There are no two ways about it – Gould is just sensational as the mumbling detective who lives with his cat and across from a hippy commune of naked women. As we’d expect, he handles the satirical element of Altman’s project effortlessly but that he manages to channel the purest understanding of Marlowe while doing so is really quite stunning. For much of the time the world-weariness that defined Mitchum’s turn in Farewell My Lovely seems to determine everything Gould’s Marlowe does and is likely to do (albeit in a less pessimistic manner) but, at key moments, the unique sense of justice which defined the detective on paper can be felt simmering – until one exquisite moment when it explodes! The supporting cast is also fantastic from Sterling Hayden who improvised most his lines to Mark Rydell as the seriously eccentric and equally terrifying mobster (you know it’s a scary performance when it even manages to blot out a pre-stardom Arnold Schwarzenegger as his henchman).
As usual, Altman’s documentary-like style adds a captivating quality to the proceedings and there is much fun to be had as he repeatedly tips his hat to old and new Hollywood alike. It’s a daring piece of film-making that paints a rich picture of L.A. both seedy and romantic and makes intuitive use of Leigh Brackett’s marvelously attentive screenplay. Given it’s commentary on the genre, it might strike one as a curious film to include among the great noir works but, in actuality, The Long Goodbye stands alongside the great films-noirs regardless of (or perhaps even because of) its ability to step outside the genre and look in.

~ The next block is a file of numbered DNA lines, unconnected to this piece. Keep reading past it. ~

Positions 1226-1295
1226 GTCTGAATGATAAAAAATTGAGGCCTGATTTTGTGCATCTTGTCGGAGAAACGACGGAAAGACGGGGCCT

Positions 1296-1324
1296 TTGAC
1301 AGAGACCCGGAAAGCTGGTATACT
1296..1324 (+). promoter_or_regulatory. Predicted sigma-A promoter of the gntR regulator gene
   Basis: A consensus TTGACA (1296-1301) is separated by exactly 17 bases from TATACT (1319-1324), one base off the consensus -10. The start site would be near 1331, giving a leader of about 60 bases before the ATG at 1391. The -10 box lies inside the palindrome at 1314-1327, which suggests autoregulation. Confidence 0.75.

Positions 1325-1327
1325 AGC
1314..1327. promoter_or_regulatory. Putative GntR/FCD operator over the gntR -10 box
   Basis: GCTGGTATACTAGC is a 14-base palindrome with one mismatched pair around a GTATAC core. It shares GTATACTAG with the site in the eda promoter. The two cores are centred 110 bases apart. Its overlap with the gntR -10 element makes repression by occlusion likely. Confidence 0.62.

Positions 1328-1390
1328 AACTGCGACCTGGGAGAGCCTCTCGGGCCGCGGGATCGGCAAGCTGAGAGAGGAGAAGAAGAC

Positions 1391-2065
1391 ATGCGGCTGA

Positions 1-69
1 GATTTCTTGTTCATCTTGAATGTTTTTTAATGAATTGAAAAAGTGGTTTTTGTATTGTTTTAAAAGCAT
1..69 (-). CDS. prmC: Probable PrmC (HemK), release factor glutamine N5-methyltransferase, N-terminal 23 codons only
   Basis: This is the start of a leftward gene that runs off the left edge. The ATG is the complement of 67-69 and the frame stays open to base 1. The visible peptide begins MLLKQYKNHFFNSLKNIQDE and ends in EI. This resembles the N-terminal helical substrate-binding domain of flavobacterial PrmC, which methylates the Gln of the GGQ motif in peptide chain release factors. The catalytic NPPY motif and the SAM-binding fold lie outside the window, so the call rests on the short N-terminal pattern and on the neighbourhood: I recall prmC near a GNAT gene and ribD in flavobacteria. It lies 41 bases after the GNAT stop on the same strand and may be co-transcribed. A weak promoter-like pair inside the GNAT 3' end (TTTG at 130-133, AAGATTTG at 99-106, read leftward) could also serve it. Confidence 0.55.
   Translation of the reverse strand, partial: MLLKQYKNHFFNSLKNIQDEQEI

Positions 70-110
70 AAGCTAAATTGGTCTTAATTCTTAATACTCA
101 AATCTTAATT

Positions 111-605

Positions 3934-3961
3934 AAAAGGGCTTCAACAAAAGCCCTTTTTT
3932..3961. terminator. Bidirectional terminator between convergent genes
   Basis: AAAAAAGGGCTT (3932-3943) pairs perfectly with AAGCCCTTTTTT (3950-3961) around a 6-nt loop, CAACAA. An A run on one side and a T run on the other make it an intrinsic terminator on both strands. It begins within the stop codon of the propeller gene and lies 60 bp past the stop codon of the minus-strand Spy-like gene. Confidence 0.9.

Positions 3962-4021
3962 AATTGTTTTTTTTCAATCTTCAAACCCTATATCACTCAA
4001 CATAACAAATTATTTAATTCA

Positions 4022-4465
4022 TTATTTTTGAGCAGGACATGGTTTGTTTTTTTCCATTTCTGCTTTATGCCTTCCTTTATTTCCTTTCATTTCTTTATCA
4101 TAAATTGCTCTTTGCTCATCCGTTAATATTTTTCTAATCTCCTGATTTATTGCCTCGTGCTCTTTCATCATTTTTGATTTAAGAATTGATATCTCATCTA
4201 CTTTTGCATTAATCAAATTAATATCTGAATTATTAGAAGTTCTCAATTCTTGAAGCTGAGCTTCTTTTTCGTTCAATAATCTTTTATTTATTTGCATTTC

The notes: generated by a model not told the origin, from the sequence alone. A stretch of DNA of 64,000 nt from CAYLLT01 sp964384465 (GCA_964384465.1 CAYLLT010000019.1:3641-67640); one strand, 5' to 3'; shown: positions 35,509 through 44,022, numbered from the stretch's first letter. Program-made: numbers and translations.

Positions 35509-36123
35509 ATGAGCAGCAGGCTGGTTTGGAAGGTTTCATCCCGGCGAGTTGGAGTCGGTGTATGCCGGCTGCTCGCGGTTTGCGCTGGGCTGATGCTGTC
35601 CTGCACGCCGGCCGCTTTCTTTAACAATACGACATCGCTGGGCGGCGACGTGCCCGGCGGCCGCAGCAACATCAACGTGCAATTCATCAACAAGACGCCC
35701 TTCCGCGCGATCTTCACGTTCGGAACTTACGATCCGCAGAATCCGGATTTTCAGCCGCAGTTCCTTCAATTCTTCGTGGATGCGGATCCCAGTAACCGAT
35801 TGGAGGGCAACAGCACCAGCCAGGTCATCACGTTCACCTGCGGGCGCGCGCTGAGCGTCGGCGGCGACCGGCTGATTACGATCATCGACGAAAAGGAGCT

Richard Attenborough’s WWII epic counts as a spiritual sequel to The Longest Day by providing a sprawling account of Montgomery’s overambitious Operation Market Garden. The film moves forward at a beautiful pace taking its time to develop each of the several main characters. It eases between the various divisions and units that are responsible for leading the different elements of the attack and it’s a testament to Attenborough’s direction and William Goldman’s screenplay that it never loses the audience’s attention. The cast of A-listers are too numerous to account for but like any good military campaign they all do their bit. The action scenes are in the main sensational and on a scale rarely seen in even the biggest and most modern of films. In fact, in many ways A Bridge Too Far is a case of art imitating life as the logistics involved in the production of this film must have rivaled those that went into the actual battles themselves. It isn’t all perfect as some of the close-shots during the fighting come off a little rushed and a small few of the battle sequences are a tad uninspired. There are also a couple too many subplots crammed into the 175 minutes and dispensing with the weaker ones (such as James Caan’s attempts to protect his fragile young lieutenant) would have given the film a more streamlined feel. That said, what makes A Bridge Too Far so special are the moments in between the battles that don’t quite add up to subplots but just a series of vignettes that acknowledge the personal dimension to soldiering. And on that criteria, there are few that can rival it.